Thursday, February 26, 2015

The Road To El Dorado: flats happen

Anyone can be positive when they're winning, when the chips are stacked around them. Anyone can be perky and bright when they live with certainty of basic needs being met and exceeded.

When the chips are down, when your car develops a more than bald tire or two and your slowing your travels to make memories with friends...

When you wish you had something to give your friends to show how much you love them and how grateful you are for everything they are and do.

When you hike a trail you can't wait to reach the top of the mountain. It's tedious. Each step burns. You count them sometimes. Sometimes you take breaks on the way, prolonging the muscle burning ache. It's hard to smile. It's hard to laugh. Faking easy, when you need to give yourself rest and your dripping sweat is impossible .

The vistas are never at the top, they're usually near the top. You look out and suddenly there are miles of landscape where moments before there was just your feet, your sweat and a dusty, narrow trail. The colors and vast panorama are overwhelming. Other mountains with blankets of deep green deciduous trees, emerald evergreens, peridot saguaros with different shades of earth from grays to browns, oranges and stark reds. All the sudden you become small. You realize how much world is out there. You realize how tiny your path is. That there is no map. 

I chose to step off the proverbial trail after walking away from the proverbial road. I passed Frost and ran into Gidot, who was waiting for someone else long forgotten.

Now and then I hit vistas, feel the ache and discouragement of the full pack hiker anticipating real challenges ahead and just having navigated others. I know it will pass, the next day I will skip down the trail watching for more excitement. Wildlife, tourists, gurus, rare plants and natural splendor of geology in 4D.

One would think elation, a sense of achieving but in reality, the experienced hiker first hits the lows. The pain, the exhaustion, the soreness. You don't stop, but you don't offer a fake smile. You don't waste breath on politics or platitudes. You share water, shake the sweat out of your eyes and continue. You breathe.

I've been an experienced full pack hiker since I was a teenager. I've hiked in the New York including the Adirondacks, state parks throughout Pennsylvania, North Carolina, Arizona, Oregon, Ohio, and California. I love trails. Granite mountain, Bagby hot springs, bridal veil falls, Indian pass lake colden loop, the Susquehanna trail. All amazing.

I find my approach to life often mirrors hiking a tough trail. You take care of your team and your gear,  you politely treat those you pass, if you have nothing positive to say to someone you stay out of their space rather than feed negativity or unnecessary drama, stay focused on moving forward, appreciate the views, listen, look, use common sense, smile when you can but express feelings honestly don't bury them or let them fester. Don't carry Extra burdens. Put the past down, you can't really carry it and trying only hinders you. Pack in pack out. Leave no trace, if you don't need it give it to someone who does. But fatigue happens. I'm real, I'm not happy every day.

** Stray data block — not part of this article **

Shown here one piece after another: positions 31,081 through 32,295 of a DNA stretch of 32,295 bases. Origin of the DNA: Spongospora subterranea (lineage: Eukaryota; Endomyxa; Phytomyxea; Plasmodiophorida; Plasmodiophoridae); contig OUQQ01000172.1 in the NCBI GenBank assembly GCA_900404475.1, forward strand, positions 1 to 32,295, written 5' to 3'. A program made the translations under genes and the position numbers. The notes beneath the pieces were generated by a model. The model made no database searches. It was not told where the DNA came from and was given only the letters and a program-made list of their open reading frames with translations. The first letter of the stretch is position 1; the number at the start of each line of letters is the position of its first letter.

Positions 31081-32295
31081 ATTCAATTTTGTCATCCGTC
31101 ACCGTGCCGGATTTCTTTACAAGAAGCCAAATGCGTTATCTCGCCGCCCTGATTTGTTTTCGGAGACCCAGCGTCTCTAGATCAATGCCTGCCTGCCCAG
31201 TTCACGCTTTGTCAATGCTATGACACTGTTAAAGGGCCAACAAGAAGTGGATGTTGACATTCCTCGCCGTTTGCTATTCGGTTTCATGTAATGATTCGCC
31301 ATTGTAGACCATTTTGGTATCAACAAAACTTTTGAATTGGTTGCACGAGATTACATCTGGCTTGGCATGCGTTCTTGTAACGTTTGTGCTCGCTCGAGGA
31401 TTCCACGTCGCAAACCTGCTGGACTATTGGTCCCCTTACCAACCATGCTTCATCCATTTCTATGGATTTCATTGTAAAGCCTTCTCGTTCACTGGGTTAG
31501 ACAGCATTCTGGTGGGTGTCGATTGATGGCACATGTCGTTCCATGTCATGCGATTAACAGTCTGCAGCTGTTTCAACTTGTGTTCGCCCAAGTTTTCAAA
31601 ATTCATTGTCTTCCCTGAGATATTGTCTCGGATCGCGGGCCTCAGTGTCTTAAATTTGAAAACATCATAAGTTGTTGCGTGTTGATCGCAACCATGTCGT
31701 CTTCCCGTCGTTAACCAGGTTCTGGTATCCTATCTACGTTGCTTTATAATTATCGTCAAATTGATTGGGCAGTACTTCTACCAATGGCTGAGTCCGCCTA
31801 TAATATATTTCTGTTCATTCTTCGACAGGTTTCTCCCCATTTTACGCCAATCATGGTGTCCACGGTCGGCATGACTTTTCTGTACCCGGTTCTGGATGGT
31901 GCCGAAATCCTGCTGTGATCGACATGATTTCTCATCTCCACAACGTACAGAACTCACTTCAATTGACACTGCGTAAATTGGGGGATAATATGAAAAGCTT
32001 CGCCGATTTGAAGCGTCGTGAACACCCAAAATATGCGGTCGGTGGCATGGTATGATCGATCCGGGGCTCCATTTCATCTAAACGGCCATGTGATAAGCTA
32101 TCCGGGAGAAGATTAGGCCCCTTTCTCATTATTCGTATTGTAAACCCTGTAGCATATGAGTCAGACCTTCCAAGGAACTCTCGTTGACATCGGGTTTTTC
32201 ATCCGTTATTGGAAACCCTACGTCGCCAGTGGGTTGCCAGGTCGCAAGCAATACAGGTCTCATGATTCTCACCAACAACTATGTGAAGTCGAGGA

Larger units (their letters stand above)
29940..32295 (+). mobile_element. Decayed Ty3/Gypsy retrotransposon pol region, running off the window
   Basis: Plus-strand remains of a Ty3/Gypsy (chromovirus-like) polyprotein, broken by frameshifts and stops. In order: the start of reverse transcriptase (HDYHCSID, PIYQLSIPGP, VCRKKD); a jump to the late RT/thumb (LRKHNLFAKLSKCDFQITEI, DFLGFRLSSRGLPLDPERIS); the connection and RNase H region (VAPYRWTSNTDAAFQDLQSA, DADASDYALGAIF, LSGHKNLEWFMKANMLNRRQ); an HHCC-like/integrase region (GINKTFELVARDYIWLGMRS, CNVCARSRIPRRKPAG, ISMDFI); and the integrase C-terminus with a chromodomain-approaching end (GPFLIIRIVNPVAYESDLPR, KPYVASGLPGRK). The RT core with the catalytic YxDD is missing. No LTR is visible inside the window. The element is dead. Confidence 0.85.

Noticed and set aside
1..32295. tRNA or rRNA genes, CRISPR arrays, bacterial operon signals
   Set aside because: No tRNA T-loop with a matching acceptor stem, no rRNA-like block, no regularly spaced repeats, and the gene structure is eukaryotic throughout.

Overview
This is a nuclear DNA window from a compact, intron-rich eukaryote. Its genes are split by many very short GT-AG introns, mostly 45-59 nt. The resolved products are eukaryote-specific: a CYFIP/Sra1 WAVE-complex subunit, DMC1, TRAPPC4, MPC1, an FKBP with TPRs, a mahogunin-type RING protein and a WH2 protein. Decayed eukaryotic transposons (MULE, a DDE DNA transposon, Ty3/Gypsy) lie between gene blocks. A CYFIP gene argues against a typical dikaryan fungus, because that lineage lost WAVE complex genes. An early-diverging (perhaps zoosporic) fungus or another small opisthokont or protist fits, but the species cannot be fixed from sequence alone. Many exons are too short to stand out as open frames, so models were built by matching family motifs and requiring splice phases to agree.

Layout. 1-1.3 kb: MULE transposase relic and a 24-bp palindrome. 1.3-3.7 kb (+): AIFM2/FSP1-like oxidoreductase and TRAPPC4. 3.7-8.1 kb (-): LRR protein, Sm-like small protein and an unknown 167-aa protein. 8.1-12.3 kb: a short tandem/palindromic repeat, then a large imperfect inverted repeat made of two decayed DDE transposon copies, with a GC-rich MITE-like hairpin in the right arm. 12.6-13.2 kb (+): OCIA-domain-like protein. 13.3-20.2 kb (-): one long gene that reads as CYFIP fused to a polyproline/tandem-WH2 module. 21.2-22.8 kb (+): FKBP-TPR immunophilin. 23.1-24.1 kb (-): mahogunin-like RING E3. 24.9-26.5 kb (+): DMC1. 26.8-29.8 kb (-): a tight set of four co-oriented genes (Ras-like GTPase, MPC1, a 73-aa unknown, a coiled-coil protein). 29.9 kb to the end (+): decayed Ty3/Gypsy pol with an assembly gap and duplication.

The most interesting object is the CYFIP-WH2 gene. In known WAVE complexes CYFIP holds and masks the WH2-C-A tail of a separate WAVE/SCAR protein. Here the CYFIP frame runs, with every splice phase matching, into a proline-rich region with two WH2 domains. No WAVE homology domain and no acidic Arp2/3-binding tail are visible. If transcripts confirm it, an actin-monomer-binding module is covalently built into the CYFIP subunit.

Common sense is worth more than alphabet soup.

What? Soup, you say?

Soup. An education is great, it doesn't hold a candle to common sense, a fast mind, focus and good listening skills. Today I did laundry at the Lost Dutchman Laundry. Pat and Amy Adams were there, as they are seven days a week with their bright smiles.

Amy told me that she was an accountant by trade and training, she worked and learned physical therapy assisting a licensed practitioner. They run the laundry and groceries on Delaware ave in Apache Junction now. She recounted how she herself had a stroke and insurance wouldn't cover therapy or big hospital bills. She related an important lesson. She, without a fancy piece of paper, learned the exercises for helping someone gain skill and strength after a stroke. On her own, she did her therapy. She set a goal to dance in three months. Her left side had been mostly paralysed. She successfully danced the foxtrot in the pool at three months.

She did it, on her own. She is amazing! Her shared wisdom was right. It's in your head, no one else's.

When life kicks you in the teeth, stand up. Brush yourself off, give a nod and deal with it. You won't get far if you lie there. Life isn't fair and sometimes it hurts. Learn, deal, go forward. She's right. Emotions are a luxury, wallowing in martyrdom or self pity gets you no where. But get it out. 

She made another important point. Take time to figure out what you really enjoy doing before committing to secondary education. Guessing wrong is expensive. It's your life. You have to figure it out, not your parents or friends.

A degree doesn't give someone a right to be rude, it doesn't indicate skill or intelligence; it means someone followed directions andctested well. Some exceptions: pilots, neurosurgeons, bomb squad technicians, paramedics, fire fighters, and I'm sure I'm forgetting some.

I've got the most respect for those who work to improve lives, the least respect for those claiming to do that while doing nothing or negatively impacting people.

I hold the world and its ecosystems as the most important. Without them we don't live. We create jobs to boost the economy yet we don't prioritize and create them to benefit nature and maintaining a healthy world.  Depression and anxiety symptoms decrease with more outdoors activity, Vitamin D anyone?

Today we hike to the top of the Flat Irons. It's another one of my favorite hikes.